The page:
Letters to the Editor: An appreciation of pioneering Korean American reporter K. Connie Kang
To the editor: I was shocked and saddened to read of former L.A. Times reporter K. Connie Kang’s death.
She’s been an icon in our household for years. Her byline was always something to look forward to. Her sure prose and insight into our culture benefited not only the Korean American community but also all of her readers in Los Angeles.
Who can forget her trip to the local Korean market with host Huell Howser in 1996? She played the gracious host, explaining everything from the difference between Korean sesame seeds and those from elsewhere (“they’re more tasty,” she said with a laugh) to why Koreans commonly forego the customary “sorry” or “pardon” if accidentally bumped into (it’s understood to be unintentional, so no harm, no foul), to even why no dignified Korean man would ever say “I love you.”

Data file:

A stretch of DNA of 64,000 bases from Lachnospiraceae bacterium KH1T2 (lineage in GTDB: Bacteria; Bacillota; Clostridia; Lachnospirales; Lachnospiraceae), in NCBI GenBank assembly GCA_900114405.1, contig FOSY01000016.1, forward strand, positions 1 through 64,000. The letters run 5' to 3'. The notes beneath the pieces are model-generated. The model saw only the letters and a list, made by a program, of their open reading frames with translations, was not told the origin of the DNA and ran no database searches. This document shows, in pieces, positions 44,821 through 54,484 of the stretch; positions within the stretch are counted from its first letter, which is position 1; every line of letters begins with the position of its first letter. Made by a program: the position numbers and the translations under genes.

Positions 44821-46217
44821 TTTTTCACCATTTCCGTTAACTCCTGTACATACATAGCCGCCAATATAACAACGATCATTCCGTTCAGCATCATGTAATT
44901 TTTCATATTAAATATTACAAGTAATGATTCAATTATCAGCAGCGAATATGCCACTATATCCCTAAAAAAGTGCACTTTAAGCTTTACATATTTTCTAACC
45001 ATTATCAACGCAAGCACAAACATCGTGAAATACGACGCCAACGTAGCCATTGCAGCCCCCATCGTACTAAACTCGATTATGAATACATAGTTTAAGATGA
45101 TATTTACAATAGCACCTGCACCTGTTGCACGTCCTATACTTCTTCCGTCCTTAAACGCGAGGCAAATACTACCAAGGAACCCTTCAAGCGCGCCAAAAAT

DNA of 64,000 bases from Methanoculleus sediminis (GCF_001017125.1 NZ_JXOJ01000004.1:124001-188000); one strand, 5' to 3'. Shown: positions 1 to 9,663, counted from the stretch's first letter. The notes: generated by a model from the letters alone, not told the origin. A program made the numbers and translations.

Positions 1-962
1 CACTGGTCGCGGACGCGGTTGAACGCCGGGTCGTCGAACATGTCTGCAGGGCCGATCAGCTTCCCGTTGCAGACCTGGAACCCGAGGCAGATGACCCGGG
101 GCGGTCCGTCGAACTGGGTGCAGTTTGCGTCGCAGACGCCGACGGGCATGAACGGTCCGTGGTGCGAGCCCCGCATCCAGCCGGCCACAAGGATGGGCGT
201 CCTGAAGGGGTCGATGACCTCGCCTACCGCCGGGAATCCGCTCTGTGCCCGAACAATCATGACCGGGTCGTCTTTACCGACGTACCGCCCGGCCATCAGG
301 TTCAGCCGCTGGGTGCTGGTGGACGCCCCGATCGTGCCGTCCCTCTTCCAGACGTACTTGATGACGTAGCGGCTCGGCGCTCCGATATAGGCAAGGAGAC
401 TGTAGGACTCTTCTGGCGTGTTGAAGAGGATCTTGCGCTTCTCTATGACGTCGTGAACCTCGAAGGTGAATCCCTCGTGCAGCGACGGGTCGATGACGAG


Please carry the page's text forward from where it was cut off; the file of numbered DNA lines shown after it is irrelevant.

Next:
In the Korean language, we often shun the word “my” or “mine” for the larger “our.” Koreans would never say “my community,” but “our community,” as we believe these aren’t things to be owned but shared.
We, the Korean American community, are heartbroken.
Lawrence Kim, Irvine
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